However, this is not the message of the modern day Democratic Party. Rather, the party’s “message” has been a hodgepodge of ideas. As Rep. Tim Ryan (D-OH), who challenged Nancy Pelosi for minority leadership in the House of Representatives, put it recently, “Walk up the street and ask 10 people what the Democrats stand for, you’ll get 10 different answers. That’s no way to build a national party.” 

Without a clear, understandable economic message for working America, Democrats are vulnerable to being outflanked by faux populists like Donald Trump who falsely promise to make the elites pay for their long indifference to the common man.  

In fact, the story of the rise of Trump is found in large parts in the story of the Democratic Party over the last few decades. Mainstream elements of the Democratic Party in many ways cooperated with the Republican Party in rolling back basic protections for the middle class and the working class. Remember that it was the Democratic Party under the leadership of President Bill Clinton that rolled back welfare protections for the most vulnerable in the 1990’s. The triangulating “New Democrat” president would have also tried to privatize portions of Social Security and Medicare if his administration hadn’t become mired in the Monica Lewinsky scandal.

Neoliberal Democrats also embraced unfettered free trade without an adequate plan to compensate for large-scale shocks to the job market from cheap imports.

As Thomas Frank writes in his book “Listen, Liberal or Whatever Happened to the Party of the People?”, when well-to-do mainstream Democrats did try to tackle disruptions to the labor market due to globalization, they frequently focused on promoting four-year college degrees as miraculous cure-alls for what economically ails us, all while saying nauseatingly vague things about embracing the “spirit of innovation”. After all, college worked for them.

The problem, of course, is that an emphasis on formal college degrees is not a solution for huge swaths of regular people already in the workforce. As a result, many in working America feel abandoned and forgotten. And they’re not necessarily wrong.

Beginning in the late 1960’s and early 1970’s, the Democratic Party ousted organized labor from key leadership positions and turned away from large-scale economic agendas like President Johnson’s “Great Society”. Instead, it began institutionalizing the more moderate elements of the New Left activism that grew out of the free speech, civil rights, and antiwar movements.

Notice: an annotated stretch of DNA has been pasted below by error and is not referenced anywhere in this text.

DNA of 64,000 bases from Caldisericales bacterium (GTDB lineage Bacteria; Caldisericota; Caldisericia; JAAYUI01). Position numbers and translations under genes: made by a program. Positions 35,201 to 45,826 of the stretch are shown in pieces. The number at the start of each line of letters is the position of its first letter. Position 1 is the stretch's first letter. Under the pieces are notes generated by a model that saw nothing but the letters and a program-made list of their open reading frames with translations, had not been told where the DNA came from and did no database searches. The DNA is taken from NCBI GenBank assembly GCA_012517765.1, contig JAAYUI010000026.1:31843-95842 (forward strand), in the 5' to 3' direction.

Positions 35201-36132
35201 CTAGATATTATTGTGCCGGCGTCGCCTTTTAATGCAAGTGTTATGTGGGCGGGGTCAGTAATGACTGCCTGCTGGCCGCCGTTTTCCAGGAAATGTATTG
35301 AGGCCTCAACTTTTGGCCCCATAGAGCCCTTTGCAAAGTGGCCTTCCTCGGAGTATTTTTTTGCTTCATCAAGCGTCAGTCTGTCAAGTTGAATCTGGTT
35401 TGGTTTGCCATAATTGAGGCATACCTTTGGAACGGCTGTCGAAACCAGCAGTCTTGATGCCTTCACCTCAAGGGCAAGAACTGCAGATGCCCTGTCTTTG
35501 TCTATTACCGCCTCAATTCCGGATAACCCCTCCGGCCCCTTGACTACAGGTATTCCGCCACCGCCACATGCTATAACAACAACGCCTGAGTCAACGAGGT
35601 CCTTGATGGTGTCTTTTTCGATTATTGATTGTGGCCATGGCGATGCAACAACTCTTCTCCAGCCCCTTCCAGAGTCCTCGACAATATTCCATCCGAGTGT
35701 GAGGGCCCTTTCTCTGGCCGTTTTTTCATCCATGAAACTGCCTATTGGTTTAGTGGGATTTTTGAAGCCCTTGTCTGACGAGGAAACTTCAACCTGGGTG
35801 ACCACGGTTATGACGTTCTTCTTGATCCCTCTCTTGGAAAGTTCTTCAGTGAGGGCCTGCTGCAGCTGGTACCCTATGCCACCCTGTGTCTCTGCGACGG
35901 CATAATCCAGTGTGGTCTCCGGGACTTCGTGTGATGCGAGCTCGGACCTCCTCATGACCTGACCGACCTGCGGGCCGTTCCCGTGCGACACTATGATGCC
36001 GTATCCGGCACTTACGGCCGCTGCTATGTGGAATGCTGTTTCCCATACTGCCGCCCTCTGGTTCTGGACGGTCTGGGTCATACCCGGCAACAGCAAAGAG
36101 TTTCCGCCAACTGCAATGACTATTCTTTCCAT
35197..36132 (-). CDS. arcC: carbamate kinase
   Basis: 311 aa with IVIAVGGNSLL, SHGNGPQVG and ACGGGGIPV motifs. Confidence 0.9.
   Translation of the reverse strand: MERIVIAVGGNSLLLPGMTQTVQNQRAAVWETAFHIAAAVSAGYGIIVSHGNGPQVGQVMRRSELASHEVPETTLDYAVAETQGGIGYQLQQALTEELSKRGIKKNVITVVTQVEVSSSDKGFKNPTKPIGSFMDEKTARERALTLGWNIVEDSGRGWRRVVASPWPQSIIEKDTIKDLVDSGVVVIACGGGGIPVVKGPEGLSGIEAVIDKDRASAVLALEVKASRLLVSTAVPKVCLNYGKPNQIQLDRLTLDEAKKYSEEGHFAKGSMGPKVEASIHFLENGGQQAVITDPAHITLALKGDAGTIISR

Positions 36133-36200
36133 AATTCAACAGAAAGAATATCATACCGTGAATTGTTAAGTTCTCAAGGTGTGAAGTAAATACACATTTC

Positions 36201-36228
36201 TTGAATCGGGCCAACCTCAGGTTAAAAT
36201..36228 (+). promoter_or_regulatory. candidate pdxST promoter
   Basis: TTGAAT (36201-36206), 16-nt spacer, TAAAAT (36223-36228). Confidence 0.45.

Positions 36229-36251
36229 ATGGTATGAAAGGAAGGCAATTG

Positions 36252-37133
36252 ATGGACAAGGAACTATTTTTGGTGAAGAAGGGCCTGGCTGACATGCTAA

Don’t get me wrong. The Democratic Party went on to achieve necessary victories in the realm of individual political rights. Among these were establishing a woman’s right to choose, and, more recently, the right of all Americans to marry the person they love regardless of gender. But with the exceptions of the Affordable Care Act and the 2009 stimulus bill that was necessary to prevent a global financial meltdown, large-scale economic reform has been lacking.

There is an argument gaining traction among progressives that the Democratic Party must now for some reason choose between protecting individual political rights and advancing a unified robust agenda of economic rights. This is a false dichotomy. And quite a silly one. What Democrat elected to high office, in her right mind, would excuse the erosion of fundamental rights like the right to marry the person you love or the right to be treated equally in the criminal justice system regardless of race? The rank-and-file base would never stand for it. Our party is now and will remain dedicated to preventing the majority from trampling upon the rights of the minority. As a former president of my law school’s ACLU chapter, I can tell you that we have worked too hard and come too far to give up those fights.

Conversely, dedication to protecting individual liberty does not prevent us from adopting a “broad base” strategy and extending our tent. It makes practical sense to create a party that can appeal to the masses. In fact, the nature of a two-party electoral system demands it. And what do your noble aspirations matter if you cannot win over the electorate to see them become law? The party must now advance economic policies and a corresponding message for the benefit of as many Americans as possible.